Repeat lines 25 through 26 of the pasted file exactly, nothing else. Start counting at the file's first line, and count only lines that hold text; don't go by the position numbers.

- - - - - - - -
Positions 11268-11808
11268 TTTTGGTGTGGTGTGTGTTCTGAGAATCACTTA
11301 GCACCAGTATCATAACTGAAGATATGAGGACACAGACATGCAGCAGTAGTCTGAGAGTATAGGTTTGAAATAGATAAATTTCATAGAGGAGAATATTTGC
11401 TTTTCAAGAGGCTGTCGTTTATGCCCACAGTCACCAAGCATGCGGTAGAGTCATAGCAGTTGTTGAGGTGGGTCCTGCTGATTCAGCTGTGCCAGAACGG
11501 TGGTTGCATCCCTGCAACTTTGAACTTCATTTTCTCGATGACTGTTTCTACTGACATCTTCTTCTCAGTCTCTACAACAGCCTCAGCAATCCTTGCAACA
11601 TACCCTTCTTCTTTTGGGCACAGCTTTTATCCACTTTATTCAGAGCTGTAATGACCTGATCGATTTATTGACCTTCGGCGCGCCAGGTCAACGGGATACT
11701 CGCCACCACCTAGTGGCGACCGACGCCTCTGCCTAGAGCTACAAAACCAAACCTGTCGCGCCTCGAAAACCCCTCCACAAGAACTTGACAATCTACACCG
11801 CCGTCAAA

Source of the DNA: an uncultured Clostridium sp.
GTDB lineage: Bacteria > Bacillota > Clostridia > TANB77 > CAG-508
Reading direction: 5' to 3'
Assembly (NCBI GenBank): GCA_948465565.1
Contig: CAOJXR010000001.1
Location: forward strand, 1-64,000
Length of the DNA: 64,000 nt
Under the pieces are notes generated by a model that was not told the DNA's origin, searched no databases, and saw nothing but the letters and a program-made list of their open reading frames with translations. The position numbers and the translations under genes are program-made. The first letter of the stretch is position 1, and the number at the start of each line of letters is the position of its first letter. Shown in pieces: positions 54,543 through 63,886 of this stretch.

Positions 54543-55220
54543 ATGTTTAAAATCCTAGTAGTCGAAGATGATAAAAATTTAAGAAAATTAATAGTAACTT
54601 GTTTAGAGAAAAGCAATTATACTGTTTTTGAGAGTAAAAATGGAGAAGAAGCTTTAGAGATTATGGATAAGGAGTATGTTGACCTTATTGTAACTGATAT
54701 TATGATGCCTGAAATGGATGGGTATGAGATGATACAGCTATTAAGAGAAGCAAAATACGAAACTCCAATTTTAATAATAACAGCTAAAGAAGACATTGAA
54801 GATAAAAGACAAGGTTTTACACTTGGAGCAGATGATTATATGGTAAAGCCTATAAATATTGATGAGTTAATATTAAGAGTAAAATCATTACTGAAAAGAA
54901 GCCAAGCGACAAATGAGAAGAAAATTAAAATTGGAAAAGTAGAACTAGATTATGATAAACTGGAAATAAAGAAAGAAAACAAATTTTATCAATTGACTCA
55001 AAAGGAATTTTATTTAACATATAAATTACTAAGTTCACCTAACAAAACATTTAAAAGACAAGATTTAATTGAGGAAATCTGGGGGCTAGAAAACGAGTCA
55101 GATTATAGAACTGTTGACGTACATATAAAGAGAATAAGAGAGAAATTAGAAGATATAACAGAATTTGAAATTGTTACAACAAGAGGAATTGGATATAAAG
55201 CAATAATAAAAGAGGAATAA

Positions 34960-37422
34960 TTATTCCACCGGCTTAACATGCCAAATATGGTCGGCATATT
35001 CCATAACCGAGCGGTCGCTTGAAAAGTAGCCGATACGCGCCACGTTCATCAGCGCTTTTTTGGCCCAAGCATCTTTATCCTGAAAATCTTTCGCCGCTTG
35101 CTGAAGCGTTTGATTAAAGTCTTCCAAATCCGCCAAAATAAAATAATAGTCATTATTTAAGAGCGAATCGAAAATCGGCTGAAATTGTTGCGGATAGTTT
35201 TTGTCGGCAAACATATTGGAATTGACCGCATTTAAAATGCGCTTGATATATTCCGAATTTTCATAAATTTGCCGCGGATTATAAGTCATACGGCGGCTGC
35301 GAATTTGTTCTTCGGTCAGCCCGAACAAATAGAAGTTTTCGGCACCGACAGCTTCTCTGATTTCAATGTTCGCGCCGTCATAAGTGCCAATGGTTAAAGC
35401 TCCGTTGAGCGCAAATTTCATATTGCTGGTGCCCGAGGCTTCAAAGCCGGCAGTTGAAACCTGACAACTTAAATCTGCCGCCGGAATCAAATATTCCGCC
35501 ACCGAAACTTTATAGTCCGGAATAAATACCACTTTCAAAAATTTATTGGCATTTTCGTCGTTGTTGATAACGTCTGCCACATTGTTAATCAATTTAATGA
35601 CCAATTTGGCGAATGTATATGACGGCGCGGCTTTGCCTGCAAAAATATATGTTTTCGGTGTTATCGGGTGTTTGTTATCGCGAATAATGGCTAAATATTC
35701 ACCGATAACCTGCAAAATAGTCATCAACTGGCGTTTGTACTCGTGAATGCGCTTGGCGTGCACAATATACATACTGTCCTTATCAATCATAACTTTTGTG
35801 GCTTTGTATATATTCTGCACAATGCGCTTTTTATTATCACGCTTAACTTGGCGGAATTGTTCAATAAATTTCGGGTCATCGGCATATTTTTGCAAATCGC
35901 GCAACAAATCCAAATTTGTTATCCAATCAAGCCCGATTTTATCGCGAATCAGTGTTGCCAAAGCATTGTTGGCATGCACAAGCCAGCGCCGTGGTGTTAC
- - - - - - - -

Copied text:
55201 CAATAATAAAAGAGGAATAA

Positions 34960-37422